Patrick is an assistant data manager for the African Research Center 4 Ageing and dementia. He holds a bachelors in statistics and postgraduate diploma in monitoring and evaluation. He is currently pursuing a masters in statistics at makerere university and he thesis is focusing on improvement of cognitive well-being among the Ugandan population. Patrick has presented in both national and international conferences. He has a bias in cognitive health, particular focusing on older persons.
Developing and validating for cognitive screening tools for identifying and intervening dementia among older persons in rural Uganda
Presenter: Patrick Kibuuka
Background: Although the risk of developing dementia increases in later years, identification and assessment of older persons with dementia in developing countries is still low. Access to easy and use- friendly cognitive screening tools by the health care professional in developing countries is difficult. The study aimed to develop, validate and field test a cognitive screening tool for use in outpatient departments within health facilities in Uganda.
Methods: In the rural eastern region of Uganda, twenty-three (23) purposively selected health facilities administered a scientifically derived cognitive screening tools to all eligible older persons. We conducted an inter-rater reliability in all the health facilities using three raters. Diagnosis of dementia (DSM-IV) was classified as a major cognitive impairment and was quality checked by physiatrist who were blinded to results of the screening assessment.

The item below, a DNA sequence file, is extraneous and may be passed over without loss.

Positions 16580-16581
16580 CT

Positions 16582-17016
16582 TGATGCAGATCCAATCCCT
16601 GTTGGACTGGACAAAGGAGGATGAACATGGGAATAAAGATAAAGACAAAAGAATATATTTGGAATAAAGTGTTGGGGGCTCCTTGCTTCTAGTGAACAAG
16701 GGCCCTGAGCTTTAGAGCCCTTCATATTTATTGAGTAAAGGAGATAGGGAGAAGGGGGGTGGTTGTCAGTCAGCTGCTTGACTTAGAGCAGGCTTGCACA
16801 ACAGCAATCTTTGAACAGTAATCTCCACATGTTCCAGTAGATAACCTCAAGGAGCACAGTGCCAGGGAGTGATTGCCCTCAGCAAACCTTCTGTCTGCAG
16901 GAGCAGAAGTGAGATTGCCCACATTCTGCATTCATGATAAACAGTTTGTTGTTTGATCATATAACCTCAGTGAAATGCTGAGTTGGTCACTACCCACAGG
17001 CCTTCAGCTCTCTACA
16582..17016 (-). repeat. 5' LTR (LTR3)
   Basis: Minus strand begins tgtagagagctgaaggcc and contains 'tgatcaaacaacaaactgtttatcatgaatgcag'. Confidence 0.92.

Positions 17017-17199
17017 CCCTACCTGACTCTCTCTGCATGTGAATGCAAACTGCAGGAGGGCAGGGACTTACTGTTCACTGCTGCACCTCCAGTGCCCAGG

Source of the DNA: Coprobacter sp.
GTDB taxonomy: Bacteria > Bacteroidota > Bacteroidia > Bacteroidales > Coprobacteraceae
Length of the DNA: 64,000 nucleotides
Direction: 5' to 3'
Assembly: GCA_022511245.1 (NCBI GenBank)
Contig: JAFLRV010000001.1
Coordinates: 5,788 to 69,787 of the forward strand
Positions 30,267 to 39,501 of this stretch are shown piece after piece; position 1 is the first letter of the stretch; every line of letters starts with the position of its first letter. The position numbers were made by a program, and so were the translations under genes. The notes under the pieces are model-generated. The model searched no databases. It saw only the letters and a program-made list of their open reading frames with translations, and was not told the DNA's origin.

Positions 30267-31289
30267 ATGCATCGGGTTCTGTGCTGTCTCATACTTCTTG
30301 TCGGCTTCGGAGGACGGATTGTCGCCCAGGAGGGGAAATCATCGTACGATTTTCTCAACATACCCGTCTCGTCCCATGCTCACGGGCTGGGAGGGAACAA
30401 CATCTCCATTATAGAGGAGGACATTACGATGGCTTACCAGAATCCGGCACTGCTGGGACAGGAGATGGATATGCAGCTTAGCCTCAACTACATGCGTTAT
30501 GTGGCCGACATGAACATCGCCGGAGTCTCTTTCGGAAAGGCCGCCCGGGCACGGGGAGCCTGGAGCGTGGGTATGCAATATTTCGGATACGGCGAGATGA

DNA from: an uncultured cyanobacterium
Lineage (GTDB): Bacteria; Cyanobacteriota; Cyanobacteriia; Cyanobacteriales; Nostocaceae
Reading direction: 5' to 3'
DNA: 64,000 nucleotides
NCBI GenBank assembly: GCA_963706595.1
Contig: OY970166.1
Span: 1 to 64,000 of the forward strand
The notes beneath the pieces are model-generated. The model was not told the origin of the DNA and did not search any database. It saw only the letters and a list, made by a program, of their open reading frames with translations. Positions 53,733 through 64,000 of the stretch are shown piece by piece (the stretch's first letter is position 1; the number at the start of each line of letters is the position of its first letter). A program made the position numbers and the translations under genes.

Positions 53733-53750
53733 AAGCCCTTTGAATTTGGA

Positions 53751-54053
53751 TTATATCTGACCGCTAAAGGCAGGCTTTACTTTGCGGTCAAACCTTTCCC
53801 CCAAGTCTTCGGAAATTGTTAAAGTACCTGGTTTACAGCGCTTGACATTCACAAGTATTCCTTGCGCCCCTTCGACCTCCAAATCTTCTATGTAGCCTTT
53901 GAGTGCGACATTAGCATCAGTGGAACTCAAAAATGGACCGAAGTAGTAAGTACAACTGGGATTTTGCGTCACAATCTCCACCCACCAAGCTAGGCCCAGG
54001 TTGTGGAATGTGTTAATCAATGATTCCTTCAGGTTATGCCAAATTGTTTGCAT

Results: The area under the receiver operating characterizes (AUROC) curve in health facilities was 0.912. The inter-rater reliability was good (Intra-class correlation coefficient of 0.692 to 0.734). The predictive accuracy of the tool to discriminate between dementia and other cognitive impairment was 0.892. In the regression modal, the cognitive screening tool, did not appear to be biased by age.
Conclusion: The cognitive screening tool if performed well among the older persons, can be proved useful for screening dementia in other developing countries.